The National Highway Traffic Safety Administration published a proposed rule for a new Federal Motor Vehicle Safety Standard to require pedestrian alarms on all new hybrid and electric vehicles. The NPRM comes after a notice of intent was published in July 2011 and was called for in the Pedestrian Safety Enhancement Act of 2010.
School buses would be among the vehicles equipped with pedestrian safety sound systems, or PEDSAFE, that emit sound in certain operating conditions to alert pedestrians of the vehicles' presence. The alarms would especially benefit blind and other visually impaired pedestrians as well as senior citzens and smaller children, said U.S. Transportation Secretary Ray LaHood.
A message left with NHTSA for additional comment was not returned at this writing.
The new FMVSS 141 would prescribe minimum alarm sound standards that would be detectable under a wide range of street noises and other "ambient background" when a hybrid or electrical vehicle would be traveling at speeds of less than 18 miles per hour. Above this speed, NHTSA said these vehicles make sufficient noise for pedestrians and bicyclists to hear them without an alarm.
NHTSA estimates that 2,800 fewer pedestrian and bicycle injuries would occur over the life of each model year of hybrids and electrics versus those without sound.
"Our proposal would allow manufacturers the flexibility to design different sounds for different makes and models while still providing an opportunity for pedestrians, bicyclists and the visually impaired to detect and recognize a vehicle and make a decision about whether it is safe to cross the street," said NHTSA Administrator David Stickland.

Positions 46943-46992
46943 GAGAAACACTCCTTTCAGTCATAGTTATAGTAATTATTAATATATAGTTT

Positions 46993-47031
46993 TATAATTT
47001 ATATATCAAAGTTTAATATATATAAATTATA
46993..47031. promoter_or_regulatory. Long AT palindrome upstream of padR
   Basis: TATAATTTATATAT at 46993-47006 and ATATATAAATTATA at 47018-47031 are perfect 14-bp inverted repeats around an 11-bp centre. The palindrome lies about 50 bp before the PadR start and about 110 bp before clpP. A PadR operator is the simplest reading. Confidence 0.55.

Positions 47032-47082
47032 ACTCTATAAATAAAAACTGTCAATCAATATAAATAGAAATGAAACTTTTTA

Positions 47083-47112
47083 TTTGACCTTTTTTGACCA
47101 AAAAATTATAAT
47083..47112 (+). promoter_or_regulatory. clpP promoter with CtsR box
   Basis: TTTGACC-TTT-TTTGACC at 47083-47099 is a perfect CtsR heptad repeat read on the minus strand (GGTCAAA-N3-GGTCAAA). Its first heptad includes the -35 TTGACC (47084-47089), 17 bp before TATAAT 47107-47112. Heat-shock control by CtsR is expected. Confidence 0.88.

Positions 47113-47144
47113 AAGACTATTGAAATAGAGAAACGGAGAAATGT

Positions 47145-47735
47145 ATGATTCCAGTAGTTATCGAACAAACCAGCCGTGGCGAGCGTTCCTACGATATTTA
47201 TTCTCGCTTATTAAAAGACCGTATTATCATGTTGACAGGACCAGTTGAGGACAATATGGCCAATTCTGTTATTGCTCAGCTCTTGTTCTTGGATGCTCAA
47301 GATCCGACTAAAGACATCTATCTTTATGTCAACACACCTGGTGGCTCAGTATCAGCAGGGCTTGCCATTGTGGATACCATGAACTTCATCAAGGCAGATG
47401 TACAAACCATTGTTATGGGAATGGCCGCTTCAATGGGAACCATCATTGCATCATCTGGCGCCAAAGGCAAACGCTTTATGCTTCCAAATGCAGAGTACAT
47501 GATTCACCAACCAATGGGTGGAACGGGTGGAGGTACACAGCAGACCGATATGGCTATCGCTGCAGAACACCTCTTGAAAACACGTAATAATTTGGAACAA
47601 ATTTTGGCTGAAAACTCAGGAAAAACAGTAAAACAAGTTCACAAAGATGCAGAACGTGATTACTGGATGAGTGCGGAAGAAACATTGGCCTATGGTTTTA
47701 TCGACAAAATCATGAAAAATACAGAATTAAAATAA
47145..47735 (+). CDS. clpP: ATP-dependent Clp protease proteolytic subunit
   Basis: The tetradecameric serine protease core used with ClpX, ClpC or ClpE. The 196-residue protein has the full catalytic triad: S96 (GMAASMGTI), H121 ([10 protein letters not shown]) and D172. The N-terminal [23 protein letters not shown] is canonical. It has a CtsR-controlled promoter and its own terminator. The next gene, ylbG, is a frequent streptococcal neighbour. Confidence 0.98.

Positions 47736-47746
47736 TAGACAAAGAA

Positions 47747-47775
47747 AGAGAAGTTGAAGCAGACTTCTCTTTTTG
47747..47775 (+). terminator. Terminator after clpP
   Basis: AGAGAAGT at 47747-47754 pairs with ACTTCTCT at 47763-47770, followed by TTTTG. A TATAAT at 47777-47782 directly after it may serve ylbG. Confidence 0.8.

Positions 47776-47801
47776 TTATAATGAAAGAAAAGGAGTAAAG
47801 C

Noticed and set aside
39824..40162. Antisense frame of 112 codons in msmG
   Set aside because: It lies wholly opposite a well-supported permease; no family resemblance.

NHTSA first held a public meeting in June 2008 to discuss technical and safety policy issues associated with electric and hybrid vehicles and quiet internal combustion engines and the risks those vehicles can have for the visually impaired. Two studies resulted from that meeting, one in October 2009 that examined the rates of collisions of these vehicles with pedestrians, and another in April 2010 that found that quieter vehicles, especially electric and hybrid vehicles operating at low speeds, may present safety issues.
Sound levels for hybrid-electric vehicles that were tested were lower at low speeds than those of internal combustion engines. Additionally, NHTSA said that human response times differed depending on the vehicle tested. Along came the Pedestrian Enhancement Act to do something about it, namely to require electric and hybrid vehicles to emit an alert that allows pedestrians to "reasonably" detect the presence, direction, location and operation of the approaching vehicle.
The law covers all types of light-duty passenger vehicles as well as low-speed vehicles, motorcycles and medium- and heavy-duty buses and trucks. School buses fall in the latter category.